Despite its prevalence, sexual violence is commonly misunderstood. Too frequently, we are led to believe that sexual violence only happens to certain kinds of people in certain kinds of situations, or we are led to believe that sexual violence doesn’t happen at all. Learning to identify and correct these misunderstandings–both for ourselves and for others–is an important first step in combating sexual violence. Here are some common sexual violence myths:
Myth: Sexual Violence is extremely rare and only happens to women.
Fact: On average, 233,986 Americans over the age of 12 are sexually assaulted each year. This amounts to one sexual assault every 2 minutes. The majority of these sexual assaults are committed against women, but many are committed against men as well. In the case of rape, for example, it is estimated that 1 out of every 33 American men is a victim of attempted or completed rape in his lifetime. It is estimated that 1 out of every 6 American women is a victim of attempted or completed rape in her lifetime.
Myth: Forced penetration must occur in order for an act to be classified as sexual assault.
Fact: Sexual assault is a broad term that includes a wide range of acts. According to both Methodist University policy and North Carolina state law, sexual assault includes any non-consensual sexual contact. This could include forced kissing, forced oral sex, or forced vaginal or anal penetration. It could also include unwanted fondling of any kind.
Myth: Sexual Assault is often falsely reported by people who want attention or regret a consensual sexual encounter.
Fact: The U.S. Department of Justice estimates that only 39% of sexual assaults are reported to the police each year. This makes sexual assault one of the most underreported crimes. Of the sexual assault reports that are filed with the police, only 2-8% turn out to be false. This rate of false reporting is consistent with the rate of false reporting for other violent crimes.
Myth: Sexual Assault always involves extreme physical force that leaves scrapes, bruises, etc.
Fact: Sexual assault does not always involve overt physical force, and therefore does not necessarily leave physical traces. Non-consensual sexual contact can include sexual contact initiated through emotional or verbal coercion, rather than (or in addition to) physical coercion. Moreover, only 8% of sexual assaults involve the use of a weapon.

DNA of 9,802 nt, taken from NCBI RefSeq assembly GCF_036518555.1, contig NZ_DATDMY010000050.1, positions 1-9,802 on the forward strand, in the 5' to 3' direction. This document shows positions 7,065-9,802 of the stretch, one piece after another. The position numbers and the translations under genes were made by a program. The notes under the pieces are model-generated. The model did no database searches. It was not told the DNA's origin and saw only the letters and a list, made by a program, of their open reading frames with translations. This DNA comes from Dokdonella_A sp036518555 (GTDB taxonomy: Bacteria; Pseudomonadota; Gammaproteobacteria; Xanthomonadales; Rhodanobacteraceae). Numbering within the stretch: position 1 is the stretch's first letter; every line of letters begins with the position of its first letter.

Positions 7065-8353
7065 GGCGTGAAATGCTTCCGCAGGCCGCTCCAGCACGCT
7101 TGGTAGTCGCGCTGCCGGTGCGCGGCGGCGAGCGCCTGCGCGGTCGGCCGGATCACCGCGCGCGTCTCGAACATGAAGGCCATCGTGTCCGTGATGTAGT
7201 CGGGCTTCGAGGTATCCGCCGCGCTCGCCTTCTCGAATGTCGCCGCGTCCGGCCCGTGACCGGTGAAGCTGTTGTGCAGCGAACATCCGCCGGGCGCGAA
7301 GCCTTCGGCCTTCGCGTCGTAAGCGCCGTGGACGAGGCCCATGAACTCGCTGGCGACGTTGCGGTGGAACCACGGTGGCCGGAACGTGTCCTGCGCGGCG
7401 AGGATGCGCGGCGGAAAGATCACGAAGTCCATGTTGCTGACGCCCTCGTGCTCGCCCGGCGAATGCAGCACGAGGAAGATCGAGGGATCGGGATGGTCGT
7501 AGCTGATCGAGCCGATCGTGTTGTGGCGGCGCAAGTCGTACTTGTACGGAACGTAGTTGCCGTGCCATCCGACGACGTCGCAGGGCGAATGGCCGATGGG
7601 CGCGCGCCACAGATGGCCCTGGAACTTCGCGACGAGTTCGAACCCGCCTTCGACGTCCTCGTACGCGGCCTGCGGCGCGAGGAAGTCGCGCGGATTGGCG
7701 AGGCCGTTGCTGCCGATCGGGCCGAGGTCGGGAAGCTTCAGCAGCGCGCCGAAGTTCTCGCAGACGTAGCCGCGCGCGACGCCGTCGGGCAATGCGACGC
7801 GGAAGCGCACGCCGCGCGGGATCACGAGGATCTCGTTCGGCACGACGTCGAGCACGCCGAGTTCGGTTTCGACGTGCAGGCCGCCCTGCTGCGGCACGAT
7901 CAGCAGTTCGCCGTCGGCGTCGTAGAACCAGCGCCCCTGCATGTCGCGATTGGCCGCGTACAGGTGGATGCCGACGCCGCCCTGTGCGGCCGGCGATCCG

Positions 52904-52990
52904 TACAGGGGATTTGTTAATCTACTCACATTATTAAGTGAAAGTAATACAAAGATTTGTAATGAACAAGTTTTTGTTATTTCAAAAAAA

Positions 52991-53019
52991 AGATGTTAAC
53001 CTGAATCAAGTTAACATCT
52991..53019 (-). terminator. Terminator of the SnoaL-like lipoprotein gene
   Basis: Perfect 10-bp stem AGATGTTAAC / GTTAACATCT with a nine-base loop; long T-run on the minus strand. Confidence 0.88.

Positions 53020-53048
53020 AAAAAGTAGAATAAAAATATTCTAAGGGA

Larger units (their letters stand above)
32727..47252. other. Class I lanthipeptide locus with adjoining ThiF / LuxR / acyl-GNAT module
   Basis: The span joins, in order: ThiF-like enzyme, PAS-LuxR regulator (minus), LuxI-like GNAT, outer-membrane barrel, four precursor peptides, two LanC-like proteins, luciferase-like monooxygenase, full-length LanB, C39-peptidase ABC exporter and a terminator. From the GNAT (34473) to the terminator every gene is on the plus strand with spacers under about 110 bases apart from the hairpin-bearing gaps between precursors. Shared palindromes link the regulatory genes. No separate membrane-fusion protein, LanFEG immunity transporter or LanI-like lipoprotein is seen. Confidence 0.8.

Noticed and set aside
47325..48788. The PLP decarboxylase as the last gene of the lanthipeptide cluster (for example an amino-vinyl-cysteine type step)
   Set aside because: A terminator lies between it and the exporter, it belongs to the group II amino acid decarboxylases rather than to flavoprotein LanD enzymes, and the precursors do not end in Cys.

Myth: Rape is most often perpetrated by someone unknown to the victim (“stranger rape”)
Fact: Nearly two-thirds of sexual assaults are committed by someone known to the victim. This includes intimate partners, relatives, friends, and acquaintances. Correspondingly, nearly 6 out of 10 sexual assault incidents occur in the home of the victim, the home of a friend, or the home of a neighbor.
Myth: Forced or coerced sex in a committed relationship is not rape.
Fact: Admittedly, the U.S. has a long history of tacitly condoning forced sexual intercourse within marriages. Indeed, it was not until the 1970s that states began legally recognizing forced intercourse within marriages as constituting rape. Now, however, all states in the U.S. have laws criminalizing marital rape. And, we now know that approximately 23% or reported rapes are carried out by an intimate partner.
Myth: It is natural for men to be sexually aggressive.
Fact: In U.S. culture, men are often socialized to exhibit aggressive behavior. This means that, from a very early age, boys learn to demonstrate dominance and reject weakness. These lessons about gender appropriate behavior may come from many sources in our culture–families, schools, religious institutions, mass media representations, sports teams–and can be so pervasive as to make gender seem natural. Ultimately, however, everyone learns to do gender in our culture and everyone can challenge what they’ve learned. Aggression in men is learned and can be unlearned, too.